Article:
30 Days of Teen Programming: Develop rich, mutually beneficial community partnerships

They were pretty excited about the new library.

They were pretty excited about the new library.

For the past six months or so, my fellow teen services librarian and I have been building a partnership with a local drop-in center for homeless youth. We began by meeting with staff several times and taking a tour of their facility to get a better sense of what they do, and how we could help. Then we moved into outreach efforts, like tabling at an on-site job fair. We even revamped their on-site library. 

By this time we’d really gotten to know the staff, and we’d also spent a good bit of time at the shelter talking with the youth. They mentioned weekly gaps in drop-in services, as well as a desire for help with job and education goals. Our partners suggested that we all collaborate to co-host a weekly drop-in at the library on Thursday afternoons, when both downtown youth shelters are closed.

We’ve been holding drop-ins for a little over two months now.  When my schedule allows, I visit the shelter on Thursday mornings to personally invite youth to the program. Several staff from the partner org co-host with us each week: the outreach coordinator, an adult intern, and a peer intern. They are all very talented at working with youth, and full of great ideas. It’s absolutely a co-production from both partners. Drop-in wouldn’t work if the library tried to host it on our own.

The very first drop-in.

The very first drop-in.

The library provides snacks, and we do different activities each week—gaming, crafts, etc.—all while talking to the youth about where they are in their lives, and what they need. While many of the participants are unstably housed, others attend private school. Drop-in attendance is diverse in just about every possible way: financially, ethnically, culturally, racially. For many of them, it’s a unique opportunity to hang out in a friendly, safe environment with teens whose circumstances are very different from their own.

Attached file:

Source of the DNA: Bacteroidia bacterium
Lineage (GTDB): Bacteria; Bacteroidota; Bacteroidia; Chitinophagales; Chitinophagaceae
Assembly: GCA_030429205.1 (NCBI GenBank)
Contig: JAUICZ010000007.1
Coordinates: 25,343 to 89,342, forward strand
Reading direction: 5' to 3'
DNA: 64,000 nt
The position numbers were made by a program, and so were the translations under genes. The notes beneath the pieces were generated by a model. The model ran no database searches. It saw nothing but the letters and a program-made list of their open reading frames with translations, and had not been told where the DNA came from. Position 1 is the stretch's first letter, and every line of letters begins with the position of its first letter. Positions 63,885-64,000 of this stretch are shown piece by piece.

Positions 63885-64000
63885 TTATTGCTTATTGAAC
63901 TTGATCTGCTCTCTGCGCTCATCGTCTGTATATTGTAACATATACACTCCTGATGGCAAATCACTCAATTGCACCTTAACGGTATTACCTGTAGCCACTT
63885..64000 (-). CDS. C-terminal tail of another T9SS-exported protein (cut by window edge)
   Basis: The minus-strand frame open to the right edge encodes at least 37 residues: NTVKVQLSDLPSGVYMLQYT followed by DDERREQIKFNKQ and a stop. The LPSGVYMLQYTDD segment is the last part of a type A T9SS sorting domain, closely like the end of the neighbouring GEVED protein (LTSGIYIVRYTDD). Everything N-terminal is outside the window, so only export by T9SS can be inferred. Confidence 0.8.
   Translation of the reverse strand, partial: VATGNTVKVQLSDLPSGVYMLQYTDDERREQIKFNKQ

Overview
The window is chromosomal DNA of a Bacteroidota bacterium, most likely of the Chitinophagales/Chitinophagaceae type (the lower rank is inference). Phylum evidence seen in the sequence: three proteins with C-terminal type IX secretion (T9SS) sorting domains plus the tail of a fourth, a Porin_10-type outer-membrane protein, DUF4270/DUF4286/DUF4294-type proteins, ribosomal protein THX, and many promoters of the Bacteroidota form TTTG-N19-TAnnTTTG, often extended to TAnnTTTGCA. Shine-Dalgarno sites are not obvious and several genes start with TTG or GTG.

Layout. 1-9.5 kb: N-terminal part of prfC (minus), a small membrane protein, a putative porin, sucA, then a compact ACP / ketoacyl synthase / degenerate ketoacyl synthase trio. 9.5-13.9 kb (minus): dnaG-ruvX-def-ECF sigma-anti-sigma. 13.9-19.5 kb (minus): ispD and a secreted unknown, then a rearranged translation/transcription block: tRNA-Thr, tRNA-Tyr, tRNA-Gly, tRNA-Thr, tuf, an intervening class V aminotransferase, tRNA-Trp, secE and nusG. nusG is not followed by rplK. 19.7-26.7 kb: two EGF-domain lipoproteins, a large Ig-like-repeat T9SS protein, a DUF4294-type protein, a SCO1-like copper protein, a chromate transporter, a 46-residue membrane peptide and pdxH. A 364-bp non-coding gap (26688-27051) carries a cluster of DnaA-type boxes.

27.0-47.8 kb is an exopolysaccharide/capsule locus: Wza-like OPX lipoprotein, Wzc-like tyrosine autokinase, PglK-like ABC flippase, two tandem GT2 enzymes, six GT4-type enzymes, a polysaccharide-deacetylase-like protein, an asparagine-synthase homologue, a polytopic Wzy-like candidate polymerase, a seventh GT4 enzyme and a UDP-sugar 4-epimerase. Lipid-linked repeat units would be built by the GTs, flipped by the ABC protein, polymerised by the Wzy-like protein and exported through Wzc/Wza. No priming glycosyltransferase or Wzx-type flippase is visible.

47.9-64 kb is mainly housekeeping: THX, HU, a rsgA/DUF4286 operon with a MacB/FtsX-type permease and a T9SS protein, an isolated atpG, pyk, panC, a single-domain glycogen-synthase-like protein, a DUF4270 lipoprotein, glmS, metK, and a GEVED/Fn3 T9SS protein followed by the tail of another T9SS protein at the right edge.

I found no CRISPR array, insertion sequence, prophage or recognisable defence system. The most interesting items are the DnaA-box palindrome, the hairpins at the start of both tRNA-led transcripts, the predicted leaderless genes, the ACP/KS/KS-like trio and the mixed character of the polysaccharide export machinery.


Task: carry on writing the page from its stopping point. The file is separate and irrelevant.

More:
card game 2

This game of Egyptian Ratscrew got intense.

Sometimes participants want to work on resumes or interview skills, so my coworker and I help with that. Sometimes they need our partners’ help connecting to shelter or other resources. Sometimes they just want to hang out and eat popcorn.

During the first couple of months of drop-ins, we collected information from participants about what they want and need from the program. Now we’re using that information to design evaluations that will measure the impacts we all want to see. It’s a slow process, but I’m confident that the outcomes from this program are going to be profound.


We take our fun seriously.

Already, we’re seeing big mental shifts among participants. Youth who feared they wouldn’t be welcome in the library, or who had previously visited but had never spoken to staff, are now regularly accessing library resources. Our partners have seen more youth accessing their resources, too, and we’ve connected at least one participant with a job. I can’t wait to see where this partnership will go.

About Hayden Bass

Hayden Bass is a Teen Services Librarian in Seattle. She chairs YALSA's Programming Guidelines Taskforce and is a member of the 2015 Printz Committee.
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